Try these practical steps to help make your MySQL server run as efficiently as it can
Many Linux administrators find themselves suddenly the "DBA in residence" when there is nobody else willing (or able) to take on the job. Many people specialize in tuning and maintaining databases for a living and don't touch sysadmin responsibilities at all, and yet more than one Linux administrator I've known has been required to take on DBA responsibilities with little training (and certainly no increase in pay). While this hack won't turn you into a DBA expert, it will hopefully show you some practical steps that have helped improve performance in real-world installations.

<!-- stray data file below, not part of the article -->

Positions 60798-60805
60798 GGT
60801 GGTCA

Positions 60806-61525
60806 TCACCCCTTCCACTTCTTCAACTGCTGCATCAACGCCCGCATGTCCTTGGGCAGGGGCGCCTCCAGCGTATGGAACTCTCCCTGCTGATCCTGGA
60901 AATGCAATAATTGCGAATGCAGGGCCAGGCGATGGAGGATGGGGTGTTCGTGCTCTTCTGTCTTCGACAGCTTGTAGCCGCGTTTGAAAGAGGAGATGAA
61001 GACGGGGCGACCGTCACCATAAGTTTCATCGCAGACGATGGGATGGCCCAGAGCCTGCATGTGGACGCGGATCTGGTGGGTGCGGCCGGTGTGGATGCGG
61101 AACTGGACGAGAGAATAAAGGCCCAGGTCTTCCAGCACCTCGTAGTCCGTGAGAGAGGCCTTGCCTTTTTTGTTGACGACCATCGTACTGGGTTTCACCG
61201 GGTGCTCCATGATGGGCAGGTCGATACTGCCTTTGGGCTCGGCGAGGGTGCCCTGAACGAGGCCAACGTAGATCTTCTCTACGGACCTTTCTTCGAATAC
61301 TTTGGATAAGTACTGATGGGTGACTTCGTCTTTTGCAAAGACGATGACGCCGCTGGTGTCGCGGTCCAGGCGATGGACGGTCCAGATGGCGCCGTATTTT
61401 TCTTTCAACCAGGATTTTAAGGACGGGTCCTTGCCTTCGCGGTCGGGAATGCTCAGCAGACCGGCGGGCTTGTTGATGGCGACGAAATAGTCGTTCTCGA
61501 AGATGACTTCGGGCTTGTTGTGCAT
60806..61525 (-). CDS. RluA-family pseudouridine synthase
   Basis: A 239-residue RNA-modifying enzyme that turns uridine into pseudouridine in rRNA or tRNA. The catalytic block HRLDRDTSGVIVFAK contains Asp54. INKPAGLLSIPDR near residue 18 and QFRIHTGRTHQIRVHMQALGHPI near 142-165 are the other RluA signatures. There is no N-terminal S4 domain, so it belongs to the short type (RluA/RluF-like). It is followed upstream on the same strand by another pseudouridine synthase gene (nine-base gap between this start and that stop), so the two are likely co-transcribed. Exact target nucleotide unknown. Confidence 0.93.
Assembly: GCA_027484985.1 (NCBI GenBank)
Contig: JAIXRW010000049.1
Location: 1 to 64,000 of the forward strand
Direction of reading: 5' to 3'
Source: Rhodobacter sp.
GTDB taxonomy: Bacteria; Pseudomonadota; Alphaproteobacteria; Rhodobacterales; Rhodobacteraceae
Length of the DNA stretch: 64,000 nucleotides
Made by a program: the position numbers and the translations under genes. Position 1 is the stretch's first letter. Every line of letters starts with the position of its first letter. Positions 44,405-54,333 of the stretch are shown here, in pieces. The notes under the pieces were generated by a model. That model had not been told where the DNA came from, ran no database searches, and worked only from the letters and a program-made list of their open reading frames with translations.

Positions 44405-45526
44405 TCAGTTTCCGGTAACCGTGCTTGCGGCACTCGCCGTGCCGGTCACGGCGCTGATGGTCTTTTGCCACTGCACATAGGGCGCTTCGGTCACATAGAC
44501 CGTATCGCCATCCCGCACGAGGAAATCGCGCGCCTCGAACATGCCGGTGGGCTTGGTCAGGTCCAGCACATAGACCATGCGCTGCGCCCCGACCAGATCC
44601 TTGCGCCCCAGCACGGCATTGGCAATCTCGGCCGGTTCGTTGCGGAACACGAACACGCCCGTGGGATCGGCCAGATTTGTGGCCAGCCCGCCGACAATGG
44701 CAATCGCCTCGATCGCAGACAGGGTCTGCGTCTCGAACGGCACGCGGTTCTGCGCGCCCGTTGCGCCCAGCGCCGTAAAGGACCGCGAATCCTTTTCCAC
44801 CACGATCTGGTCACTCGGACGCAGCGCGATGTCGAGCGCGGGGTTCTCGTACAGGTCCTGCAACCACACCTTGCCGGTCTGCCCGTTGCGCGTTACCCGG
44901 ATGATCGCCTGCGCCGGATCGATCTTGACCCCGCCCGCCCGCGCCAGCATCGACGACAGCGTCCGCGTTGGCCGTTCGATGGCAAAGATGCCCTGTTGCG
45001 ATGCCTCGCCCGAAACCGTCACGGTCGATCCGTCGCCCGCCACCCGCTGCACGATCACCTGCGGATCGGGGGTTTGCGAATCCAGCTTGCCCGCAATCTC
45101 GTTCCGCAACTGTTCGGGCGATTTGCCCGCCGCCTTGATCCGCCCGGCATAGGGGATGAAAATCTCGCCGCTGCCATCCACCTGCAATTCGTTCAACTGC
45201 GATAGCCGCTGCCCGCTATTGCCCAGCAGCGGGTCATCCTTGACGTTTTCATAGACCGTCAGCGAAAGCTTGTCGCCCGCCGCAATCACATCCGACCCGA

Here are five steps you can take to optimize your MySQL installation, roughly in increasing order of difficulty (and effectiveness).
. This will optimize your tables,
reclaiming lost space by
"defragging" your database. This is
especially useful if you have recently changed the structure of your
database, or have deleted a large amount of data from it.
Renice mysqld . If you are running a dedicated MySQL server, you can tell the scheduler to run mysql at a much higher priority than other tasks. The mysql manual recommends adding a line like this to your safe_mysqld script:
renice -20 $$
However, I have also found it necessary to find the following hunk of code:
NOHUP_NICENESS="nohup" if test -w / then NOHUP_NICENESS=`nohup nice 2>&1` if test $? -eq 0 && test x"$NOHUP_NICENESS" ...